In the summer of 1988 what was to have been a 21-year contract with the Oilers came to an end when Gretzky was traded to the Los Angeles Kings. He quickly turned that team from a weak one into one of the best. A knee injury kept him out of several games, and his consecutive league's most valuable trophy string came to an end. However, he did win the Conn Smyth trophy for being the most valuable player in the playoffs. He also won the Hart trophy again.
Broke Howe's Record
During his career Gretzky, a left-handed shooting center, developed a style that was as distinctive as it was exciting to watch. Listed in the program as 6 feet and 170 pounds, he always stayed away from fights, preferring to drift and glide around the ice. He combined mental and physical skills to transform himself into a scoring machine. Some fans believed that he viewed the rink as a chess board and that he had the ability to sense where the puck was going to end up and skated to that position. Others believed that his greatest asset was his ability to move laterally across the ice at full speed. But it was his assists that made him especially valuable to his team. In becoming the leading scorer in NHL history he set a new record for assists (more than 1,300) in just 12 seasons. In 1989, he passed his idol Gordie Howe's all-time point record of 1,850. Howe supported Gretzky, according to Maclean's and called Gretzky "a great kid," and "great for hockey."
Such accolades brought Gretzky numerous commercial endorsements for companies as diverse as General Mills and Nike. Consumers found his personality appealing, and he only endorsed products he used. Advertising Age Magazine called him "an ideal athlete to endorse products."
Traded To the Blues
Gretzky continued breaking records and winning awards in the 1990s and in the late 1993-1994 season broke another Howe record of 801 career goals, accomplishing this in 650 fewer games than Howe played. Then Gretzky began to get frustrated with the unsuccessful attempts of the Kings. Although in 1995 he said his "life is in L.A." and he intended to "end my career as an L.A. King," he now wanted to be traded. Richard Hoffer of Sports Illustrated said Gretzky demanded that the Kings "either acquire top-notch talent to make a run at the cup immediately or trade him."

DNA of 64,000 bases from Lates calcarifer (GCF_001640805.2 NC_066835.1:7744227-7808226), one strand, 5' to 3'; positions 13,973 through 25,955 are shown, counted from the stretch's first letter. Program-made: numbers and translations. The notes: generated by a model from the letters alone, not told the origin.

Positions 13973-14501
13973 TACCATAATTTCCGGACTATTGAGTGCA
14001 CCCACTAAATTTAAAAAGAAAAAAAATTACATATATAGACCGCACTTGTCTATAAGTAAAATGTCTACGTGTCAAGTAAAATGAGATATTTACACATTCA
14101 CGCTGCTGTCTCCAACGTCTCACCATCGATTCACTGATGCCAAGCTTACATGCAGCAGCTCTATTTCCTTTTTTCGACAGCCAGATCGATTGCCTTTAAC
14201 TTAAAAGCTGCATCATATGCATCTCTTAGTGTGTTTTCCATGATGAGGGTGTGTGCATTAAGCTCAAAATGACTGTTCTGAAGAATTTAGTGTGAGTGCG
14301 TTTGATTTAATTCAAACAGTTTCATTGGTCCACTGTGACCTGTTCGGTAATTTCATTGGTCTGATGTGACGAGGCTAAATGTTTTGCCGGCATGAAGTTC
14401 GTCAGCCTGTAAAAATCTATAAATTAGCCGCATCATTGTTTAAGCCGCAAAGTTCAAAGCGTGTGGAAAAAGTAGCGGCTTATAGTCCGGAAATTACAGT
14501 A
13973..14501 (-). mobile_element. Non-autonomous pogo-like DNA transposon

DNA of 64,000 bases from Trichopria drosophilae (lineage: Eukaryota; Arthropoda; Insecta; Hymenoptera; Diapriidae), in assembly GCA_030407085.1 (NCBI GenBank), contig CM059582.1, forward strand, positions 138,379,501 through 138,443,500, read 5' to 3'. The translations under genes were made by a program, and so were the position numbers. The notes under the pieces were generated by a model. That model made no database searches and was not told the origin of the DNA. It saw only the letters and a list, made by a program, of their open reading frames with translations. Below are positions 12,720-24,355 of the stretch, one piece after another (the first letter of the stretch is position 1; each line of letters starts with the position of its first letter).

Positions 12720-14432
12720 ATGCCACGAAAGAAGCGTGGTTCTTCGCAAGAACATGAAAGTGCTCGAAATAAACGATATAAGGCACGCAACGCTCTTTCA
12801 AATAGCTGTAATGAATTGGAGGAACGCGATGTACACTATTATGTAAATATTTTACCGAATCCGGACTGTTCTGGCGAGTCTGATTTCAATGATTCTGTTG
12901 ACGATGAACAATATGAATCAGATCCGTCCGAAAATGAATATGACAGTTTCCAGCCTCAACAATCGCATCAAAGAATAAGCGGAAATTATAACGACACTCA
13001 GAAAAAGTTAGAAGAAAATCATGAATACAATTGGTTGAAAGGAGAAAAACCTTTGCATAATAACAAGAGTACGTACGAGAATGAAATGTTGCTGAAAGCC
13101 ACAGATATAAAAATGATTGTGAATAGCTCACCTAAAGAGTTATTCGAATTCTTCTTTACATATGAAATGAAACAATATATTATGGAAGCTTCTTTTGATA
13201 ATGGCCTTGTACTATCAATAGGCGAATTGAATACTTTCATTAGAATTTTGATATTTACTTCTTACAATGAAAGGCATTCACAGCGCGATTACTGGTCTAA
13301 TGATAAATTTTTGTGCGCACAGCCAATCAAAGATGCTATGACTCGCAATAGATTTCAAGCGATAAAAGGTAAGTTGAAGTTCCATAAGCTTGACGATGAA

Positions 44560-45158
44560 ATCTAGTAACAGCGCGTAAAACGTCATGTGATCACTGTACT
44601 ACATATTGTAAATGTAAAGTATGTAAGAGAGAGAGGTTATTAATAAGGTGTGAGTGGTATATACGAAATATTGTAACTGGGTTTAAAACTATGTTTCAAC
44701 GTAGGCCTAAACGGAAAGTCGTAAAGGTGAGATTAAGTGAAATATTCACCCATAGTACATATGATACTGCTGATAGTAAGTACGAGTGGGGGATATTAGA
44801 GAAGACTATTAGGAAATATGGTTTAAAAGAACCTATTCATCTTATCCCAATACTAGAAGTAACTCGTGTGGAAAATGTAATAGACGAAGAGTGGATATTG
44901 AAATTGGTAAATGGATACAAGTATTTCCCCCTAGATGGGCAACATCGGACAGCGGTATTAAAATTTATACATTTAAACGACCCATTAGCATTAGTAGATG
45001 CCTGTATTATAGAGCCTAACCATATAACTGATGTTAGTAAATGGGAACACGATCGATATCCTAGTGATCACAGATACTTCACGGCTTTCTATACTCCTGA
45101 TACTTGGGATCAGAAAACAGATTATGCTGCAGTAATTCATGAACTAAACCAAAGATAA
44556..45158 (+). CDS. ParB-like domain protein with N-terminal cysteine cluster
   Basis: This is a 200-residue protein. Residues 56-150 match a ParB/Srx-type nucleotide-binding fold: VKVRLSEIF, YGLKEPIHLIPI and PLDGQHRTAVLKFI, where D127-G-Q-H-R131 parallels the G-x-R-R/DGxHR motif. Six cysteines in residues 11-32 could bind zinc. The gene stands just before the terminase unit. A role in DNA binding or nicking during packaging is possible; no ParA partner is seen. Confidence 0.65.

Gretzky was traded to the St. Louis Blues in the 1995-1996 season. He received some criticism for what seemed to be his selfishness and lack of loyalty to the Kings, because of his desire for another Stanley Cup. Gretzky defended his actions. He told Sports Illustrated, "I want to win … for people to accept losing in life, that's not right."
Gretzky's career with the Blues was brief. He had not yet officially signed with the team when they lost the first two games in the play-off series with the Detroit Red Wings. Mike Keenan, the coach and general manager of the Blues, blamed Gretzky for the losses. Keenan later apologized and the Blues won the next three out of four games with Detroit, but Gretzky had already decided not to sign with St. Louis. Instead, he signed with the New York Rangers for the 1996-1997 season. Gretzky fully intended to sign with St. Louis, but, as he told Sports Illustrated, "you want to play for people who believe in you."
Gretzky (1984) by Walter Gretzky, Wayne's father, and Jim Taylor, is an affectionate look at the entire Gretzky family, written before the trade to Los Angeles.
Hockey: Twenty Years (1987), an official publication of the National Hockey League, covers the years 1967 to 1987. A heavily illustrated volume, it traces Gretzky's career and his effect on the success of the Edmonton Oilers.
Younger readers will enjoy: Wayne Gretzky: The Great Gretzky (1982) by Bert Rosenthal; Sports Star: Wayne Gretzky (1982) by S. H. Burchard. A good pictorial history of Gretzky's life is Jim Taylor's Wayne Gretzky (Opus Productions, 1994).
Articles about Gretzky's trade to the Blues: Michael Farber, "Less Than Great," Sports Illustrated, (March 6, 1995); Richard Hoffman, "King No More," Sports Illustrated, (March 11, 1996).
A look at Gordy Howe when Gretzky neared his record: Joe Chidley, "Still Mr. Hockey," Maclean's (March 21, 1994).
Gretzky's trade to the New York Rangers: E.M. Swift, "The Good Old Days," Sports Illustrated (October 7, 1996). □